'Circulation' returns to Port Angeles waterfront
Keith Thorpe/Peninsula Daily News
Roland Ordona of Primo Construction prepares to remove a traffic barricade from Railroad Avenue in downtown Port Angeles on Wednesday.
By Jeremy Schwartz
Peninsula Daily News
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Crews with Primo Construction Inc. of Carlsborg on Wednesday removed construction fences from the stretch of North Oak Street north of Front Street after a little more than a month of work replacing the sidewalks on either side of the road and laying down a new road surface.
“Our circulation is back,” said Edna Petersen, owner of Necessities and Temptations gift shop at the corner of Railroad Avenue and Laurel Street, referring to Oak Street connecting once again to Railroad Avenue.
The work is part of the city's larger downtown $3.9 million esplanade project, which involves improving Oak Street and West Railroad Avenue, and building a concrete promenade extending over the shoreline parallel to Railroad Avenue.
City Public Works Director Glenn Cutler said vehicles and pedestrians now will be able to access West Railroad Avenue from both North Laurel Street and the newly improved section of Oak Street.
Construction fences will remain on the north side of Railroad Avenue as work continues on the concrete esplanade, Cutler added.
Nathan West, the city's community and economic development director, said the esplanade project is still on track to be completed by the end of the summer.
Petersen, a 15-year veteran of her store space at 217 N. Laurel St., said the esplanade project, underway since October, has particularly impacted her business and Pacific Rim Hobby at the corner of West Railroad Avenue and North Oak Street.
“If it weren't for our loyal customers, we'd have to close our doors a long time ago,” Petersen said, adding that she's looking forward to the visual boost the project will give to the downtown.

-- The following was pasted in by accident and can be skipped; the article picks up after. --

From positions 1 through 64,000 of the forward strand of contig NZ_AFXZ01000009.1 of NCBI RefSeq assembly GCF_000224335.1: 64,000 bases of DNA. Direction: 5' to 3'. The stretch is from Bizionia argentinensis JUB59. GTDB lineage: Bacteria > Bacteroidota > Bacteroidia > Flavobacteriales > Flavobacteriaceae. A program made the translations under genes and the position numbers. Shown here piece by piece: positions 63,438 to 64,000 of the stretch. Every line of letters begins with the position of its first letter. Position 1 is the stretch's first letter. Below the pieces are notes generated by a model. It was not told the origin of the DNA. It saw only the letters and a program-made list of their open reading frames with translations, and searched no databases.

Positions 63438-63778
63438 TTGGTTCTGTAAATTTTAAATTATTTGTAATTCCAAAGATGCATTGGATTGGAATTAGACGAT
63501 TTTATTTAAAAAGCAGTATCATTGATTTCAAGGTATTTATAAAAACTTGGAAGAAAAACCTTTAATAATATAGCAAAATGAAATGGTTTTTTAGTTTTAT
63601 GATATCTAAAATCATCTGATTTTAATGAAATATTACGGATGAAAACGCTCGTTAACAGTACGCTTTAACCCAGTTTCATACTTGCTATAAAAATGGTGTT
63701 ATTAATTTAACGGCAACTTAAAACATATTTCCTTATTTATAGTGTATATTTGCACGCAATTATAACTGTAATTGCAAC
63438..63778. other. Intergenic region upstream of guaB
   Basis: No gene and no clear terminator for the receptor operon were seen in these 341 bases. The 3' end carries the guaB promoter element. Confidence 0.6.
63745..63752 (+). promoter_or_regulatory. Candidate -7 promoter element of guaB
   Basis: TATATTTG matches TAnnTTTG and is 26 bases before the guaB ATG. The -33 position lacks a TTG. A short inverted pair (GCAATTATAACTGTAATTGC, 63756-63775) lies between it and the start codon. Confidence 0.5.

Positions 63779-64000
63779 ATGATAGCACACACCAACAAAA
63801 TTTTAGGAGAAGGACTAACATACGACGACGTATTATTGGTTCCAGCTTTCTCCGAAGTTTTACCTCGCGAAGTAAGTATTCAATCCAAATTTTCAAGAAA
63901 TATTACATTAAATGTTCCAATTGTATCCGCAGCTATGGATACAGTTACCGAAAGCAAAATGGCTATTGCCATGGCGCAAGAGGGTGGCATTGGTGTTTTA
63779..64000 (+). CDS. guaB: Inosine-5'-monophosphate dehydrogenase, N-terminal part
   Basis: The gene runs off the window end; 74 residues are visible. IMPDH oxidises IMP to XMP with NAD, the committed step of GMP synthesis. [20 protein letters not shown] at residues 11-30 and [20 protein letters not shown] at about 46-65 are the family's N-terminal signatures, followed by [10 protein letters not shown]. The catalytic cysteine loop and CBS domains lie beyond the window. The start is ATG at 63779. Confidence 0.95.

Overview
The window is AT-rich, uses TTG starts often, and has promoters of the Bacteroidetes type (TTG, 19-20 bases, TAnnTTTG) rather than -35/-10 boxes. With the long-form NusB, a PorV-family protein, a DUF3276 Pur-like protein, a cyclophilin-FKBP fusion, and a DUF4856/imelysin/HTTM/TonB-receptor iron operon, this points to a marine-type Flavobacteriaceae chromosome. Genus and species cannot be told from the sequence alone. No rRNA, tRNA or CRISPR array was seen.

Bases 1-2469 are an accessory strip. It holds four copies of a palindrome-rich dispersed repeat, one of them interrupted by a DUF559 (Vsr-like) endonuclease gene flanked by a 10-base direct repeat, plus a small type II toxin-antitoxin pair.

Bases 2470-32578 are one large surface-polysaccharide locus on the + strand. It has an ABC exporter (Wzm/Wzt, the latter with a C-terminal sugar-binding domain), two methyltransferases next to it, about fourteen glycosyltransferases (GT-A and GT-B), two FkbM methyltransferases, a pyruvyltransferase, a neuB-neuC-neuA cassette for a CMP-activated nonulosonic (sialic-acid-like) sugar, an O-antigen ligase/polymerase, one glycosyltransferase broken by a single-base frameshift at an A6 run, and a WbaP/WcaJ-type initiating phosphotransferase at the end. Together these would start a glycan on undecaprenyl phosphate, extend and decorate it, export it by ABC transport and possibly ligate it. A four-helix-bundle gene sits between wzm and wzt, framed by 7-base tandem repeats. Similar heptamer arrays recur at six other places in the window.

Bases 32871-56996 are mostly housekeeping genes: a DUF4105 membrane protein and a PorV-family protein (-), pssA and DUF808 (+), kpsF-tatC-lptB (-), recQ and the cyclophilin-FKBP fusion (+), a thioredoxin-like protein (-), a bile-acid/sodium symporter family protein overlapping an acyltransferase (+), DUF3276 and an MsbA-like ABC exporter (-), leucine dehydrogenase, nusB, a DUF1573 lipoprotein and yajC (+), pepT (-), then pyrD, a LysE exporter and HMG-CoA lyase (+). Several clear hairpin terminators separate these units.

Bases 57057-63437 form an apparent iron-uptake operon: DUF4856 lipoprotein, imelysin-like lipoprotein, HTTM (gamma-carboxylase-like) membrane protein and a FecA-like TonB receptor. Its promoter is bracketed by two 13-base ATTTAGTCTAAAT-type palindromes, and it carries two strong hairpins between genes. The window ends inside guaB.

Greg Scherer, owner of Pacific Rim Hobby, echoed Petersen's sentiment about regular customers keeping him afloat, though he said's he's nothing but thrilled now that the last piece of closed road for the project is finally opened.
“I have the fanciest corner in Clallam County,” Scherer said.
Scherer said Wednesday that he already has seen pedestrians use the newly opened Oak Street sidewalk to get to Railroad Avenue and head east.
“Immediately, people are using it,” Scherer said.
“The [road closed] signs go down, [and] boom, people are using it.”
Tom Curry, owner of the Barhop brewery and taproom at 124 W. Railroad Ave., said Wednesday he had enjoyed solid business through the months of June and July, though he is looking forward to the improved Oak Street restoring the course of foot and car traffic past his business.
“I think Oak will be an enhancement for traffic flows, so yeah, we're looking forward to it,” Curry said.
The improved portion of Railroad Avenue and its two sidewalks opened in early June after having been closed since work on the esplanade project began last fall.
West said the city wants to thank the businesses along Railroad Avenue who made their concerns clear to city staff as business owners weathered the construction delays and blockages.
“We care deeply about the businesses along Railroad, and we want to gain that circulation back to the street system down there,” West said.
Construction crews have more light fixtures and aesthetics touches, such as signs directing pedestrians and bicyclists along the Waterfront Trail as it runs along the esplanade, to install before the esplanade is open to the public, West explained.
The trail sign installations might close down the section of sidewalk on North Railroad for a day or two, West said, but no other work is expected to impact pedestrian or vehicle traffic on Railroad Avenue or Oak Street.
Reporter Jeremy Schwartz can be reached at 360-452-2345, ext. 5074, or at firstname.lastname@example.org.
Last modified: July 31. 2013 6:07PM